The seemingly accelerated pace of sensory bombardment – often voluntary e.g. social media – can’t feel other than bright and relevant. Zeitgeist has always been important. It is only recently, however, it’s become a disconnect, exclusive unto itself. Being contemporary is good and essential as catalyst for “what next?” as culture evolves but being ONLY in the here and now is dangerous for any individual and for a society, it’s a stupefying isolation.
“He who cannot draw on three thousand years is living hand to mouth.” Goethe
Forget three thousand years or even three hundred. Modern millennials and the Peter Pan apologists are far removed from the decade immediately before they were born and these days even significant past events exert only superficial influence on day to day life (if one disdains to know cause in the hypnosis of effect). How can it not be either fuckwitted or outrageously rude to dismiss something “oh I wasn’t born then!” since we all inherit the celebrities of the past and presume them common knowledge? At best it’s laziness and conceited revelling in ephemeral youth to excuse ignorance. At worst it’s endemic and becomes invested with a wilful shutting out of anything not contemporary.
The poor disregarded past defines everything current yet demands nothing in return, least of all recognition. It’s sewn with the seed of its own obsolescence and modern life doesn’t insist we listen to the dead. Or the old.
Time is ever limited and these days, one could say, people are early absolved – conditioned into a habitual lack of true curiosity – schmoozed into killing time titillating themselves like hummingbirds sampling tabloid Twitter and the comfortable preachers to whatever happens to be their particular choir.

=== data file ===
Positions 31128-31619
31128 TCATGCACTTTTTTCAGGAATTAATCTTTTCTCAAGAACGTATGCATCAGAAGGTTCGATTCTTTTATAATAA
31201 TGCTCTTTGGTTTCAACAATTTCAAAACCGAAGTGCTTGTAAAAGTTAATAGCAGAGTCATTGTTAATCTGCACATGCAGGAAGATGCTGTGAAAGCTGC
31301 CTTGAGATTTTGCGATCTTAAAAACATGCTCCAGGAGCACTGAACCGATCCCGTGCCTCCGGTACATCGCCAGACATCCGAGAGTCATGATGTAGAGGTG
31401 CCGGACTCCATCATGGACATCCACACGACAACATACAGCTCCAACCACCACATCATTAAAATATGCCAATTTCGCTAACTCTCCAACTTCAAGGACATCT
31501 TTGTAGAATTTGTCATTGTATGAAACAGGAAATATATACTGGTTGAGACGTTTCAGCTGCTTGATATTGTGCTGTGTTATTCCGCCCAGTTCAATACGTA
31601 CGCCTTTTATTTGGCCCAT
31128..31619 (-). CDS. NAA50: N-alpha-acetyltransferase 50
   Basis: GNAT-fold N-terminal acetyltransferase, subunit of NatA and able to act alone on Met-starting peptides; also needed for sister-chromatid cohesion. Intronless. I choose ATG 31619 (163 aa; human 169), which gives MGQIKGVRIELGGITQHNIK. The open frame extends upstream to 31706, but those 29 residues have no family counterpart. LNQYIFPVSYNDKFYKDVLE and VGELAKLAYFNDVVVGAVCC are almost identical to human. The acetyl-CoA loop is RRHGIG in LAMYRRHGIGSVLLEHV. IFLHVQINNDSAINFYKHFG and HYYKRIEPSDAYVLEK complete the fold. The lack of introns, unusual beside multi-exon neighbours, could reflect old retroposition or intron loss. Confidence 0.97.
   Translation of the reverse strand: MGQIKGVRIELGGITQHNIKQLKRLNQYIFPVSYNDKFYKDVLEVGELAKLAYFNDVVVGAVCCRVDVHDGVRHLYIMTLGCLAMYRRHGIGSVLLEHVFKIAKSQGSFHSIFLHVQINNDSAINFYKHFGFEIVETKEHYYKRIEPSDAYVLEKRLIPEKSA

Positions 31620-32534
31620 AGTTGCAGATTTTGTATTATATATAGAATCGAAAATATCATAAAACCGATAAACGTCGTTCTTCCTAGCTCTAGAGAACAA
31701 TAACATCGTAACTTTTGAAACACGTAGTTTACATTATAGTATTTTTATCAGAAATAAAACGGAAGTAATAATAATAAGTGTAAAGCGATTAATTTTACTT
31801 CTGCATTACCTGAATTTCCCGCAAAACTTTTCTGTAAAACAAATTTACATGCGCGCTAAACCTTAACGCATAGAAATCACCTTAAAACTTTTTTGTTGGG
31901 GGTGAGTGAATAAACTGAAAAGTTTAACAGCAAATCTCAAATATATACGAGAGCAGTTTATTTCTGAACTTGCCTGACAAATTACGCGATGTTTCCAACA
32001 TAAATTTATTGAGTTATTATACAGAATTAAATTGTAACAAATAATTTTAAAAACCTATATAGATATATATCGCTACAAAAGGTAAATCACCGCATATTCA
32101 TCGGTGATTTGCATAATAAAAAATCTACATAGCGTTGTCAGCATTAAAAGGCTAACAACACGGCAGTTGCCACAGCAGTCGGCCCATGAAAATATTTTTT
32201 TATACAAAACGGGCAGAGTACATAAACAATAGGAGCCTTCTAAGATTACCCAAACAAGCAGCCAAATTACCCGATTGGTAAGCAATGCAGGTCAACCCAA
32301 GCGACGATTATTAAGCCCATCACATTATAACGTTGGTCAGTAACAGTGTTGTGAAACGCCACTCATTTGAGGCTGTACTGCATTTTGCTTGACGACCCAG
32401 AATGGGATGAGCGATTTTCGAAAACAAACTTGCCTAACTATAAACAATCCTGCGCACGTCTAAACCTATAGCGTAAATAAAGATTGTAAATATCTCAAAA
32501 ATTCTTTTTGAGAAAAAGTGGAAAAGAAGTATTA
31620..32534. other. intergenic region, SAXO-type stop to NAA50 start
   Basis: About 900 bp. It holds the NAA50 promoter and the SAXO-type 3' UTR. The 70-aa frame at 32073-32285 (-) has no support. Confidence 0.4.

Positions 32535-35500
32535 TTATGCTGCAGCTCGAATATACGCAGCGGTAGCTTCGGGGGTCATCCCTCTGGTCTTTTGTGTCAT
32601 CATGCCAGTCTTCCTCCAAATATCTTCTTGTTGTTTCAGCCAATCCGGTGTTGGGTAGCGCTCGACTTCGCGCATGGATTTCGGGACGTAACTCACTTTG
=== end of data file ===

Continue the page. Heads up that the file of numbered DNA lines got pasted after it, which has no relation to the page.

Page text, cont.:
You see, a true and living curiosity will pick up the most slender of threads and follow its lead – alert and hopeful and unaccompanied – to the light or discovery or freedom (however transient) from the labyrinth of mob media furore. This trait of wonderment has atrophied the past few decades. Choice aplenty there is, in a way, but without discernment and exposure it’s like a world in monochrome. Most find their way to the most blandly familiar smorgasbord of easy gratification. Another day lost.
Sometimes we have to say no to merrily killing time, same as we know to deny becoming compulsive about our id, our libido, our potential addictions. There are many opiates in this world. We’ve been used to boredom being the key signifier for when to chase down something new. This won’t do any more. We’ve become trained to mistake impatience for real boredom long before getting anywhere near being able to judge a thing’s quality. This must be fought against. It’s partly self-serving, partly letting ourselves be conditioned to docile acquiescence. We’re mostly not given any help building that habit of independent discovery. Why should we? It’s bad for business.
It doesn’t take much to dissuade the neophyte explorer from those experiences that might threaten genuine evolution of the mind. Exploring is harder than masturbation and less immediate than validation bought at the mall.
So hence Narcissus and a Hundred Echoes. At root it’s a time-saving list to give a little signposting. Be a little humble, too. Agree or disagree, love or dislike, if you get nothing from the paradigm creativity the list brings together, it’s your fault and you haven’t understood the work. Of course this can be a tough self-criticism. It’s also essential!
It’s not a question of what is or isn’t art. We’ve tried to bring things closer to science insist as every work has been peer reviewed in a way you can be 100% confident in its worth. It’s up to you to reach communion. Most of the voices you’ll hear are dead. No need to be competitive over opinion.
Who knows but maybe we’ll reach such a low ebb culturally it’ll eventually drive people to escape the banality of yet another photo of somebody’s lunch or glassy-eyed selfie all self and no joy. Maybe that’ll finally put this endlessly reskinned consumer diarrhoea back in its place.